Water-based printing takes a few different pieces of equipment and a bit of know-how. When printing with water-based ink, the water in the ink needs to evaporate in order for the ink to cure. This may seem challenging, but it’s a cinch with the proper tools. Let’s talk about the tools needed to print with water-based ink.
As mentioned before, a proper cure with water-based ink means the water has to evaporate from the ink first. This can be done in a few ways, but the best way is to use a forced air flash or conveyor dryer. You can reach a proper cure in water-based prints without forced air equipment, but it'll take longer and may not guarantee a full cure.
Printers may use Warp Drive to chemically reach full cure, but that requires waiting 48 hours for the chemicals to cure the ink (plus, you still need to evaporate the water somehow). With a regular flash dryer, it's difficult to determine whether or not all the moisture has evaporated from the print or if you're burning the shirt.
Which forced air dryer is best for your shop? Let’s take a look.
CURING VIA CONVEYOR
A forced air conveyor dryer is the best option for printing water-based ink. Water-based inks need air movement to effectively drive the water out of the ink and move the steam outside the dryer so that the heat can cure the ink.
Here’s how it works: The first zone is a flash zone where it heats up rapidly, becoming 50% hotter than the rest of the dryer. It’ll evaporate water from water-based inks quickly, then dwell for an extended period of time in the second zone at its cure temperature. Combined with the forced air technology, the dryer achieves great results.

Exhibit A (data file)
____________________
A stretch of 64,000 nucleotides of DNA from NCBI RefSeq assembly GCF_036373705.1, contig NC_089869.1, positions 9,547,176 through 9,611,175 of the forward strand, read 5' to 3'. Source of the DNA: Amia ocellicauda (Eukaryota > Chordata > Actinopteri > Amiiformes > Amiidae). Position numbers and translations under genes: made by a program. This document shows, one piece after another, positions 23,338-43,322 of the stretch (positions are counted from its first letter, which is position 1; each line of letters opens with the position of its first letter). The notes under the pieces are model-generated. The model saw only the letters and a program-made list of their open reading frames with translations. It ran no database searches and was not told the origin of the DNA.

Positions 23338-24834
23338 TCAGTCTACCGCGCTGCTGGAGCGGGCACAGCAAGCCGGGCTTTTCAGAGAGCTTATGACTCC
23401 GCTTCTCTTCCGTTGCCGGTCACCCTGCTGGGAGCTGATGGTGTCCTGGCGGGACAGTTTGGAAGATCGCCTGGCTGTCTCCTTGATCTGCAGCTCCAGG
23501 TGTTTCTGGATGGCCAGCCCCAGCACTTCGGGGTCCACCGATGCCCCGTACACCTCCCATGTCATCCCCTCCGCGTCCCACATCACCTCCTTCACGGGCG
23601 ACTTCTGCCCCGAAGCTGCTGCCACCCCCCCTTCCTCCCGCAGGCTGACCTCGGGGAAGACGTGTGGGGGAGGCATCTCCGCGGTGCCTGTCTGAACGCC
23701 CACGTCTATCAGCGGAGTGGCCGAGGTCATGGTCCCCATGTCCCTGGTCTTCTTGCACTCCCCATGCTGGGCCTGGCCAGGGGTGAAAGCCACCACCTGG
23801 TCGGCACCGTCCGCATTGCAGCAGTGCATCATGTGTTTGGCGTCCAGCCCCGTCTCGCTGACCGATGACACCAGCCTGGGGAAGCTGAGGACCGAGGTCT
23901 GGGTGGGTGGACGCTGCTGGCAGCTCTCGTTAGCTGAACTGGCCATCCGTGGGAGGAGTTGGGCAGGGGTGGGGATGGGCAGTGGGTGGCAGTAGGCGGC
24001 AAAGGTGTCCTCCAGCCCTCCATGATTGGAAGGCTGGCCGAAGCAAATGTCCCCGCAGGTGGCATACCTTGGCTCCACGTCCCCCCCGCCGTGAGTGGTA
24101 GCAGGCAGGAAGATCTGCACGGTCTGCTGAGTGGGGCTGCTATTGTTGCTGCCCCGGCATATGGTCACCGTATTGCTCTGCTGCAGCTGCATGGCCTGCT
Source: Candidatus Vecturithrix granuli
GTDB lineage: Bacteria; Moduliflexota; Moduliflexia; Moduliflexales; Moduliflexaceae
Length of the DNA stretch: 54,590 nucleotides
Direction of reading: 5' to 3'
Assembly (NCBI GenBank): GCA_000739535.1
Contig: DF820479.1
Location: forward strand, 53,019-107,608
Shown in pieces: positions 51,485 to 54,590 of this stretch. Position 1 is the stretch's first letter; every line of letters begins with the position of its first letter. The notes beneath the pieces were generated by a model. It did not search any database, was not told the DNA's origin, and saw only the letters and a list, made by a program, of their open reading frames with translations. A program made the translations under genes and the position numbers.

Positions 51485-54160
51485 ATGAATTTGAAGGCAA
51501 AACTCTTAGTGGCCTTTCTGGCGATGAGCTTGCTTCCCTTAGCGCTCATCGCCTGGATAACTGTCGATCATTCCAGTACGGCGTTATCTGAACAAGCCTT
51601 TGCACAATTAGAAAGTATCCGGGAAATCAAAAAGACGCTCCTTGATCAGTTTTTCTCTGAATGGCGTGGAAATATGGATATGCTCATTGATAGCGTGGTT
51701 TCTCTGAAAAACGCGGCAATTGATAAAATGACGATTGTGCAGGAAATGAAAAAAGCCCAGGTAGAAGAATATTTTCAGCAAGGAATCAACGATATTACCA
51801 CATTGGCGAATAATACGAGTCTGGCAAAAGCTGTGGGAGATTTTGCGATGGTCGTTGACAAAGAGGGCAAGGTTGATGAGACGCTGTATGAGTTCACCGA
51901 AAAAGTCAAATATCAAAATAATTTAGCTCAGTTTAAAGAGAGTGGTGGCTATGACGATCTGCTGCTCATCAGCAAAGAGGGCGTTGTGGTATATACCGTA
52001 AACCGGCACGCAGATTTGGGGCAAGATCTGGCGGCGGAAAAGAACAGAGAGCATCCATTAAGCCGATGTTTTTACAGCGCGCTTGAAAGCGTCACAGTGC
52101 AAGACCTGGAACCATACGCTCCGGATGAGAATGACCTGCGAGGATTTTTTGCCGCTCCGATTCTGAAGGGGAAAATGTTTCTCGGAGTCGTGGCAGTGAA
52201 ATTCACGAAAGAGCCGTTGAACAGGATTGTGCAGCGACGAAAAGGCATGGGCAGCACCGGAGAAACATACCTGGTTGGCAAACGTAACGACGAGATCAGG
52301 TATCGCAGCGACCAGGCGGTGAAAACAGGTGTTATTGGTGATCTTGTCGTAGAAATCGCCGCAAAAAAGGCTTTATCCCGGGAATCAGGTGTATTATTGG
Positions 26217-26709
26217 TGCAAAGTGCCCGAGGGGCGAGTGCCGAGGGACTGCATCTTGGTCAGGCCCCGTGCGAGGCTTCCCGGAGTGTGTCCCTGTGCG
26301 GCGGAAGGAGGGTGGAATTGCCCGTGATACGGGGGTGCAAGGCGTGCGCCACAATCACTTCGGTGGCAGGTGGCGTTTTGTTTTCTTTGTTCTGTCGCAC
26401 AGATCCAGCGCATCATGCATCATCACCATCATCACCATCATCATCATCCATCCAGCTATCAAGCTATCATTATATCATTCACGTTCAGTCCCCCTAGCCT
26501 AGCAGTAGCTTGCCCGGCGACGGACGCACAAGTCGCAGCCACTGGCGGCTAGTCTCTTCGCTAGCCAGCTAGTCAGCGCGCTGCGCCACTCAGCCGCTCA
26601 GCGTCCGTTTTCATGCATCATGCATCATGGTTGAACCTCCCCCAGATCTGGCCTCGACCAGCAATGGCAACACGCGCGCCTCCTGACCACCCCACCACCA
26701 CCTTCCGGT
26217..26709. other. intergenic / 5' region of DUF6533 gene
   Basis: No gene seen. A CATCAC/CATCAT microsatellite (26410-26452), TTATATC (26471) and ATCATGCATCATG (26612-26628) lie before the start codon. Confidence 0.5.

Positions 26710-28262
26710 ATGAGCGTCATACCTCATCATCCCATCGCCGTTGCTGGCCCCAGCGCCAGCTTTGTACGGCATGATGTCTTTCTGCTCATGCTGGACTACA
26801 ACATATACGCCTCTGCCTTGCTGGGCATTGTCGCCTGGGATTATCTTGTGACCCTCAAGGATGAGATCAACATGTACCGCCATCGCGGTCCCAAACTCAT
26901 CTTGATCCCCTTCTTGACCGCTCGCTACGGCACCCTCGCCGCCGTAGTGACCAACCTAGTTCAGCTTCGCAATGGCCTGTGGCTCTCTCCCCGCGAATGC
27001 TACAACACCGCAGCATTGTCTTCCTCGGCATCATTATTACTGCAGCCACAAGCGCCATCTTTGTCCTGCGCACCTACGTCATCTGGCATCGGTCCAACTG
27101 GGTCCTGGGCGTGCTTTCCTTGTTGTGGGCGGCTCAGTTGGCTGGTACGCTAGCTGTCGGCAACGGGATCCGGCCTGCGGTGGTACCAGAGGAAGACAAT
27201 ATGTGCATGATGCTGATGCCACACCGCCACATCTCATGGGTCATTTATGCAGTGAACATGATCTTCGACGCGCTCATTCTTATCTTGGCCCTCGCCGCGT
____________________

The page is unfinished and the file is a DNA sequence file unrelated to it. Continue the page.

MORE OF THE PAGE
Don’t have the space for a forced air conveyor? Use a forced-air flash instead.
CURING VIA FLASH UNIT
Not every shop has the budget or space to accommodate a conveyor dryer. No need to worry; a forced air flash dryer will still get the job done. The flash pushes hot air over the whole print, distributing the heat more evenly without burning the shirt or wooden platen. Not only does it evaporate the water from the ink, but it also removes moisture from cotton garments.
Curing with a flash dryer isn’t the most efficient way to cure during production, but many small shops use this tool to cure until they need to expand.
RELATED: WHICH FLASH BENEFITS MY SHOP?
USE WARP DRIVE FOR INSURANCE
Not sure if your prints will cure adequately? Use Warp Drive in your prints for curing insurance. Warp Drive is a water-based ink additive that chemically cures ink over a 48-hour period. Simply mix it into inks, print like normal, and let the garment sit for a couple of days.
This option is great for printers using a forced air flash dryer. Adding Warp Drive to the ink will mean that any spots that don’t get cured by the flash will cure over 48 hours. It’s that extra security that your prints will turn out great.
No matter the curing device you’re using, curing water-based ink just takes a few different pieces of equipment. Use a forced air flash dryer or upgrade to a conveyor to get prints out the door and keep customers coming back for more.